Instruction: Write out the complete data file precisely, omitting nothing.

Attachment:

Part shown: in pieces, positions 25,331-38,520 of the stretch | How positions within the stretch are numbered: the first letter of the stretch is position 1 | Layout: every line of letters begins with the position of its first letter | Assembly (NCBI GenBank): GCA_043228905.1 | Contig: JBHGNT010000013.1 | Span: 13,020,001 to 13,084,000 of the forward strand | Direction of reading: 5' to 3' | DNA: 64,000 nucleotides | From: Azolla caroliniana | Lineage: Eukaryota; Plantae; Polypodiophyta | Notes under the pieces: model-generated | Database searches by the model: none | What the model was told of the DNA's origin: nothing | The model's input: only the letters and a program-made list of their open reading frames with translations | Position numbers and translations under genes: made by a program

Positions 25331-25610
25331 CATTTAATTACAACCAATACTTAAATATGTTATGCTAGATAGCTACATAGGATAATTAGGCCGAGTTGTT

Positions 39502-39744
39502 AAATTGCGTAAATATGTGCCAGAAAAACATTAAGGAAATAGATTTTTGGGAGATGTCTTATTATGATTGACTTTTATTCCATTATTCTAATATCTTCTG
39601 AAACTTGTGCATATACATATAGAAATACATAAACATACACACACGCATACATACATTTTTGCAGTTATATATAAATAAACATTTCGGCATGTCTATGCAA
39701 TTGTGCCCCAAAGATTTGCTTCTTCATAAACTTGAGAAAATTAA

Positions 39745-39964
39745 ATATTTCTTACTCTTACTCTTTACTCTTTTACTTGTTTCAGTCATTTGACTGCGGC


Part shown: in pieces, positions 25,331-38,520 of the stretch | How positions within the stretch are numbered: the first letter of the stretch is position 1 | Layout: every line of letters begins with the position of its first letter | Assembly (NCBI GenBank): GCA_043228905.1 | Contig: JBHGNT010000013.1 | Span: 13,020,001 to 13,084,000 of the forward strand | Direction of reading: 5' to 3' | DNA: 64,000 nucleotides | From: Azolla caroliniana | Lineage: Eukaryota; Plantae; Polypodiophyta | Notes under the pieces: model-generated | Database searches by the model: none | What the model was told of the DNA's origin: nothing | The model's input: only the letters and a program-made list of their open reading frames with translations | Position numbers and translations under genes: made by a program

Positions 25331-25610
25331 CATTTAATTACAACCAATACTTAAATATGTTATGCTAGATAGCTACATAGGATAATTAGGCCGAGTTGTT

Positions 39502-39744
39502 AAATTGCGTAAATATGTGCCAGAAAAACATTAAGGAAATAGATTTTTGGGAGATGTCTTATTATGATTGACTTTTATTCCATTATTCTAATATCTTCTG
39601 AAACTTGTGCATATACATATAGAAATACATAAACATACACACACGCATACATACATTTTTGCAGTTATATATAAATAAACATTTCGGCATGTCTATGCAA
39701 TTGTGCCCCAAAGATTTGCTTCTTCATAAACTTGAGAAAATTAA

Positions 39745-39964
39745 ATATTTCTTACTCTTACTCTTTACTCTTTTACTTGTTTCAGTCATTTGACTGCGGC